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Snowflake Stock Is the Cheapest It Has Ever Been. Time to Buy?

In Business
June 08, 2024

The word “cheapest” in reference to stocks can mean many things. For example, it could indicate a stock price or its valuation. Snowflake (NYSE: SNOW) is at or near all-time lows in both of these metrics. Some may see this as a problem, as nobody wants to catch a falling knife. Others may see it as a buying opportunity, as it’s not often you can pick up shares at a discount to historical valuation levels.

So, is it time to buy Snowflake stock?

Snowflake’s stock hasn’t been great to own recently

Snowflake is a direct beneficiary of the artificial intelligence (AI) arms race. Its products center around the data cloud, a vital part of AI. Quality data makes a powerful AI model, but storing and collecting that data efficiently isn’t always easy, as the data may be in an unstructured format. However, Snowflake’s products assist with that, making it easy to store data across multiple providers and transfer it as necessary.

With Snowflake’s product in mind, it seems odd that the stock is moving in the opposite direction of nearly every other stock associated with AI, but it is down over 30% this year.

The lowest Snowflake’s stock has ever been was in mid-2022, when shares bottomed at $113. While Snowflake is still a ways off from that low, it’s never good to be approaching an all-time low, as it indicates something may be wrong with the business.

However, when you look at the growth, everything seems to be in order.

Snowflake’s financials appear to be in good shape

In the first quarter of fiscal year 2025 (ending April 30), Snowflake’s product revenue increased by 34% year over year to $790 million. Remaining performance obligations, a measure of future business on signed contracts, were up 46% to $5 billion. While this isn’t guaranteed income, when this metric outpaces revenue growth, it shows that clients are signing contracts for bigger or longer use in the future. Either way, that’s a great sign for Snowflake.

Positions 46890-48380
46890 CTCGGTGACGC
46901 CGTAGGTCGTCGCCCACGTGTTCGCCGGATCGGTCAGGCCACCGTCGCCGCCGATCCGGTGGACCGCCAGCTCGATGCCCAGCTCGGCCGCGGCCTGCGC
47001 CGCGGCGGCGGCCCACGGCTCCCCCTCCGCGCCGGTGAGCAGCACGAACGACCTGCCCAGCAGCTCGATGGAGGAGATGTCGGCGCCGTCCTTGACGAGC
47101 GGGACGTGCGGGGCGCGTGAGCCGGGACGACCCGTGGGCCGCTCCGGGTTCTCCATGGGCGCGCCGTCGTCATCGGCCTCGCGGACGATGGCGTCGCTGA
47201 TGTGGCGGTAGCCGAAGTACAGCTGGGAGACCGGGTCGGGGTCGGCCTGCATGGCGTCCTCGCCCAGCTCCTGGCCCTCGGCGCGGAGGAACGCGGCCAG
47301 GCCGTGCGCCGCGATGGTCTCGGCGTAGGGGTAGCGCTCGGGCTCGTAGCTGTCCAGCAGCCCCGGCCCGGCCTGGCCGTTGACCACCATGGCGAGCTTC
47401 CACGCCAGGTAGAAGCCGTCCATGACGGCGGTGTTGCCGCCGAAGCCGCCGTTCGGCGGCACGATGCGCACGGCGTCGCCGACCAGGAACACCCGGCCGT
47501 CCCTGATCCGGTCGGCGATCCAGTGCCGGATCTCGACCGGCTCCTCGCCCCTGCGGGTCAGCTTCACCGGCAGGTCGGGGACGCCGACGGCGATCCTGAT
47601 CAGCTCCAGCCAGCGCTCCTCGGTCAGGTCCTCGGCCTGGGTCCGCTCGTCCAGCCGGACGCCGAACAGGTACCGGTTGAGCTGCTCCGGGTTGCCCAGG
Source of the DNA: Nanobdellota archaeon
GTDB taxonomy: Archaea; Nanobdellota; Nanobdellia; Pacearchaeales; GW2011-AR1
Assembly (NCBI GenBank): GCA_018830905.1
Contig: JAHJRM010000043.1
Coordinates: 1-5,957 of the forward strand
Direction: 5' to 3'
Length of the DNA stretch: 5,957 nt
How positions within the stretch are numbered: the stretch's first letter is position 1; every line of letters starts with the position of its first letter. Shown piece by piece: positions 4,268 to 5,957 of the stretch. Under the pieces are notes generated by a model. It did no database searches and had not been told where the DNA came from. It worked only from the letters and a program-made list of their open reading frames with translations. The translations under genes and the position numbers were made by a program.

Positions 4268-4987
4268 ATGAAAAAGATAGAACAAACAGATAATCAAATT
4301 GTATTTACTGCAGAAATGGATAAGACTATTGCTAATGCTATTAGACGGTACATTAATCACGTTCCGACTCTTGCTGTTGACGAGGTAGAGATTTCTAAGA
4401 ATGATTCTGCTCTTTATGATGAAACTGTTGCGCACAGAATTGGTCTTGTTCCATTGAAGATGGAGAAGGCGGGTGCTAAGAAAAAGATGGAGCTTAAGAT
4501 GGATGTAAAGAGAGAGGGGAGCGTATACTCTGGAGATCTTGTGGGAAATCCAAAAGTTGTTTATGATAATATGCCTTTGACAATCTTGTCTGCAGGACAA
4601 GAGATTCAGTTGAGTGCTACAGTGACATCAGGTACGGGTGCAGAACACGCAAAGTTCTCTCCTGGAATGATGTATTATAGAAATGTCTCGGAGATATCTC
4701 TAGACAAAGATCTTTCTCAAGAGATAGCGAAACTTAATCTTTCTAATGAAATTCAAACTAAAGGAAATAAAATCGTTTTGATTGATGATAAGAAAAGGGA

However, management’s guidance didn’t thrill investors. In the second quarter, it expects product revenue growth between 26% and 27% and fiscal year 2025 growth of just 24%. Both of these figures indicate a substantial slowdown throughout the rest of the year, which isn’t something investors want to see, especially when Snowflake is heavily involved in the AI industry.

However, investors shouldn’t read too much into those projections, as Snowflake has beaten its own expectations for multiple quarters in a row.

Quarter

Projected Product Revenue Growth

Actual Product Revenue Growth

Q1 FY 2024

44.5%

50%

Q2 FY 2024

33.5%

37%

Q3 FY 2024

28.5%

34%

Q4 FY 2024

29.5%

33%

Q1 FY 2025

26.5%

34%

Q2 FY 2025

26.5%

N/A

Data source: Snowflake.

Snowflake has consistently beaten its own projections, and I wouldn’t expect that to change in Q2.

One problem with Snowflake’s financials is how unprofitable it is. While Snowflake’s management will tell you it had a free-cash-flow (FCF) margin of 40% in Q1 (which is fantastic), this doesn’t include stock-based compensation, an expense that accounts for 43% of revenue. This causes Snowflake to be unprofitable from a generally accepted accounting principles (GAAP) basis, and it has a long way to climb before becoming profitable.

SNOW Profit Margin (Quarterly) Chart

SNOW Profit Margin (Quarterly) Chart

This is a bit troublesome, as Snowflake’s growth is projected to slow down (even though we can use historical trends to determine that it won’t slow down as much as management projects). When a growth stock’s revenue growth slows, it’s expected to turn profitable. Snowflake isn’t doing that, which is why many investors are concerned.

I’m not as worried, as Snowflake is still FCF positive, and many tech giants like Amazon grew to the size they are now thanks to being consistently unprofitable.

Furthermore, the stock’s price-to-sales (P/S) ratio is at its lowest level ever.

SNOW PS Ratio Chart

SNOW PS Ratio Chart

With all the momentum going against Snowflake right now, I wouldn’t be surprised if this downward trend continues as investors head for the exits. However, I think Snowflake will be a great investment over the long term, although you’ll have to be patient to realize those gains.

Snowflake is well-positioned to succeed, but it will need a blowout quarter or other positive news to turn its fortunes around.

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Keithen Drury has positions in Snowflake. The Motley Fool has positions in and recommends Snowflake. The Motley Fool has a disclosure policy.

Snowflake Stock Is the Cheapest It Has Ever Been. Time to Buy? was originally published by The Motley Fool

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